There was a time when the country watched in horror as militant trade unions in West Bengal shut down one company after another. What was once considered a crown jewel of investment in as much as it was touted – What Bengal thinks today, India thinks tomorrow is now a shadow pale of its glorious past.
The ubiquitous red flag outside factory gates is something every kid has grown up in these two states, who have a lot in common – a heady mix of Football, Fish, Communism and Trade Unionism. Almost all of Kerala’s major industries, most of it in the private sector, have pulled down their shutters. Some like Mavoor Rayons had to shut shop because of the pollution issues that the effluents released from the factory. But most of the others went away because of the intransigent attitude of militant trade unions.
Anyone who started any enterprise, be it a small factory, a car repair workshop or a large industry in Kerala is looked down upon as a bourgeoisie, an exploiter who wants to make profit by making their workers work.
As was seen in the case of Sabu Jacob, Managing Director of KITEX, it was harassment of the worst kind by way of raids – 11 of them in a matter of a few weeks. From legal services society which turned up on the basis of an anonymous complaint from a person who is supposed to be an employee of KITEX. Then came the labour department, pollution control board and just about everyone – all came and went, but not one of them submitted any report pointing out the lapses, if any, that was found. The only notice that Mr Sabu got was for not paying minimum wages as per the act, which actually has been stayed by the high court.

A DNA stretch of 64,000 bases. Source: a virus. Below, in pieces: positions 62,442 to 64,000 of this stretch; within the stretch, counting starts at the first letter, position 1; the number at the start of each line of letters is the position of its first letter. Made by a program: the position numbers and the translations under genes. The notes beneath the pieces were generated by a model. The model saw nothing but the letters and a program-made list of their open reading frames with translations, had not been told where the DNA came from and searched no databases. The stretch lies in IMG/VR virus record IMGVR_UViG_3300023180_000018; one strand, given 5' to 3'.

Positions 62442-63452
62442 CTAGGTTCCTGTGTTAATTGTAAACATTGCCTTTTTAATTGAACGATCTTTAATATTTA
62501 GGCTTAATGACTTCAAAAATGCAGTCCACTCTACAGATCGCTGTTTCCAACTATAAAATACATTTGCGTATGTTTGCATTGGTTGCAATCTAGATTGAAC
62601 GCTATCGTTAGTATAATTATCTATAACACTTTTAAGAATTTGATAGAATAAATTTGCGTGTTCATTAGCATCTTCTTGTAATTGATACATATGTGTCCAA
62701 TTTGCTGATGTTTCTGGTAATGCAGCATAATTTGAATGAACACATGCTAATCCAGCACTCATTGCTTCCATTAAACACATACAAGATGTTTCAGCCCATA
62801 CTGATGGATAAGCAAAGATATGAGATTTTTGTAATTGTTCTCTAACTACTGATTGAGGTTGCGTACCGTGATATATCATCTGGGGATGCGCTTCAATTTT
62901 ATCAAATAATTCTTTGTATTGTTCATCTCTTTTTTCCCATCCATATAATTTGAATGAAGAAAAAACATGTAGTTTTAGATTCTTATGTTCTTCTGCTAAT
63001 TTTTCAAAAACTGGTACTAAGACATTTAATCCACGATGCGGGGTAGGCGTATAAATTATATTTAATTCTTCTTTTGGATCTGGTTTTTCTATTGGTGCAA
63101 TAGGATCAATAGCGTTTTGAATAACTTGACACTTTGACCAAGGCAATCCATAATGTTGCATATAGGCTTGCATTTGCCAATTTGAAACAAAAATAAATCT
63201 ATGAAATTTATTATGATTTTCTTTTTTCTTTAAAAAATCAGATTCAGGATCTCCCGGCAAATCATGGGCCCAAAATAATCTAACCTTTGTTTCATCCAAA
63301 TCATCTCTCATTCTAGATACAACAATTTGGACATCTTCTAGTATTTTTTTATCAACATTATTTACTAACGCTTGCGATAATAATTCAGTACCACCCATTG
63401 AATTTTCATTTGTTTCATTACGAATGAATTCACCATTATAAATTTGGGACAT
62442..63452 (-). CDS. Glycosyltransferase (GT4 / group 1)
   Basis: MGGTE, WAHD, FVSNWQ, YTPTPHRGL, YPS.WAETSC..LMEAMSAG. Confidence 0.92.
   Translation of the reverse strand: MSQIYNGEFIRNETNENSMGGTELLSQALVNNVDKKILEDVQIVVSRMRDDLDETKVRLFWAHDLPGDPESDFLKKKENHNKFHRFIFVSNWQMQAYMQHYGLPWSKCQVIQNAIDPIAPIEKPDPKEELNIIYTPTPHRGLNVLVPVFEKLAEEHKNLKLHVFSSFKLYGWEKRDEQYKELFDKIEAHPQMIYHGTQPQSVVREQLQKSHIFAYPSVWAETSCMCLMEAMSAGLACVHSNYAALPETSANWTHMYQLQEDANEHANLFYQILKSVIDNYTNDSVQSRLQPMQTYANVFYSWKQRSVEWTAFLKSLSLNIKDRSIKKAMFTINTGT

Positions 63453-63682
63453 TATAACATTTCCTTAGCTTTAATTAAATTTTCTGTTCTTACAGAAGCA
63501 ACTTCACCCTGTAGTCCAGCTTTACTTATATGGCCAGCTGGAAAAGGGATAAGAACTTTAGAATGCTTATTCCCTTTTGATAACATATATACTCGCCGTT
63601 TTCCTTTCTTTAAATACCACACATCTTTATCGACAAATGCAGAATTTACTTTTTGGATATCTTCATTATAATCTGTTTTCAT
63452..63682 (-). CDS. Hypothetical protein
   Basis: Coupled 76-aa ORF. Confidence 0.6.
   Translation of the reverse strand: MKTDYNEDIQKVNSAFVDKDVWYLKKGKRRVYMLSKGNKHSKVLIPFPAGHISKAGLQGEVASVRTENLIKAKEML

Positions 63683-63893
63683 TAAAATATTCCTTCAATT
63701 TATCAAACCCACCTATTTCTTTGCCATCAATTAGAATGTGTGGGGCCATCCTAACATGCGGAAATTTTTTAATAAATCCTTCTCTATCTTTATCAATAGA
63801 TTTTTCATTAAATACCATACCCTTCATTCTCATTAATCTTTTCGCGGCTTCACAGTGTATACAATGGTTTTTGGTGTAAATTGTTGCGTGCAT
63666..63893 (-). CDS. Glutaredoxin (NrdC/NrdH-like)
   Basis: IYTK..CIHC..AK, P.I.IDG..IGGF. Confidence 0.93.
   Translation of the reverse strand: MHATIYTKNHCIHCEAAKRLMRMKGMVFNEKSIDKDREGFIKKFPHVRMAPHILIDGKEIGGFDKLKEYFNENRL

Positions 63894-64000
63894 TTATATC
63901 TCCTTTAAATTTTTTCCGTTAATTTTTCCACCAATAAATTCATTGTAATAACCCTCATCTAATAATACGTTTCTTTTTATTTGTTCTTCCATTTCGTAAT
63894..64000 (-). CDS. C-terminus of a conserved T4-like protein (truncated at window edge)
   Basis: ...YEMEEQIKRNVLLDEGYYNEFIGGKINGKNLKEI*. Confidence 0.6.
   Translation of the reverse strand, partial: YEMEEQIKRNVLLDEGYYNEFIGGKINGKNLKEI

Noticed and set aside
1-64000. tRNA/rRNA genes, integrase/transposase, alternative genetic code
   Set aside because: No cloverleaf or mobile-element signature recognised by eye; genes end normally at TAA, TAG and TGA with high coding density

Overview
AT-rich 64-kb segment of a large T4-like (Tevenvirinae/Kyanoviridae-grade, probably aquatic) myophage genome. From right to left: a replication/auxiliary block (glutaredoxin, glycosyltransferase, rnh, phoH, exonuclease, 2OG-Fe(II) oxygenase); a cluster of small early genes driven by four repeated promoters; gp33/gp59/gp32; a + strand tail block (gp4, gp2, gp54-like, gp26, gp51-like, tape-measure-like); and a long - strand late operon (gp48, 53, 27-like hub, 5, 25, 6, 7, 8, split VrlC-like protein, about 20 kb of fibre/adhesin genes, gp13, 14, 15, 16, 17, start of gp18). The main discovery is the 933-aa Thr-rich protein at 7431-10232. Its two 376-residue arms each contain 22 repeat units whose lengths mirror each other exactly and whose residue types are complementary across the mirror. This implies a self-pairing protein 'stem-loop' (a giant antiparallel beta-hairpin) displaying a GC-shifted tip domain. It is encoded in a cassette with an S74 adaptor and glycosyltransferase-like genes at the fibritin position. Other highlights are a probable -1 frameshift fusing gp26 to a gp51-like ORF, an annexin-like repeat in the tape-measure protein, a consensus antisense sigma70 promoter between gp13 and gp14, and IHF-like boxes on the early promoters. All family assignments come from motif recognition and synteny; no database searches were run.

As Mr Sabu pointed out, KITEX has been paying almost double than what was mandated under the act. Finally, an exasperated Sabu threw in the towel. He announced that KITEX was pulling out from the 3500 crore expansion project, for which KITEX had signed an MOU with the Govt of Kerala.
Just a couple of days later, news is coming in that the Tamil Nadu govt has stepped in and offered a mouthwatering deal to Sabu. From input subsidy to tax waivers, there was everything that KITEX could have asked for. The Tamil Nadu Govt said that it was willing to go the extra mile and sweeten the offerings. Reports also say that Karnataka and Telangana governments might also jump in to entice KITEX to set up their new units in their respective states.
The KITEX saga is perhaps the last nail in the coffin of Kerala as an investment destination. The state is now ranked at the 28th position as best states to invest in. Things can’t get worse from here, unless Tripura which is at the bottom of the heap, cleans up its act and moves up.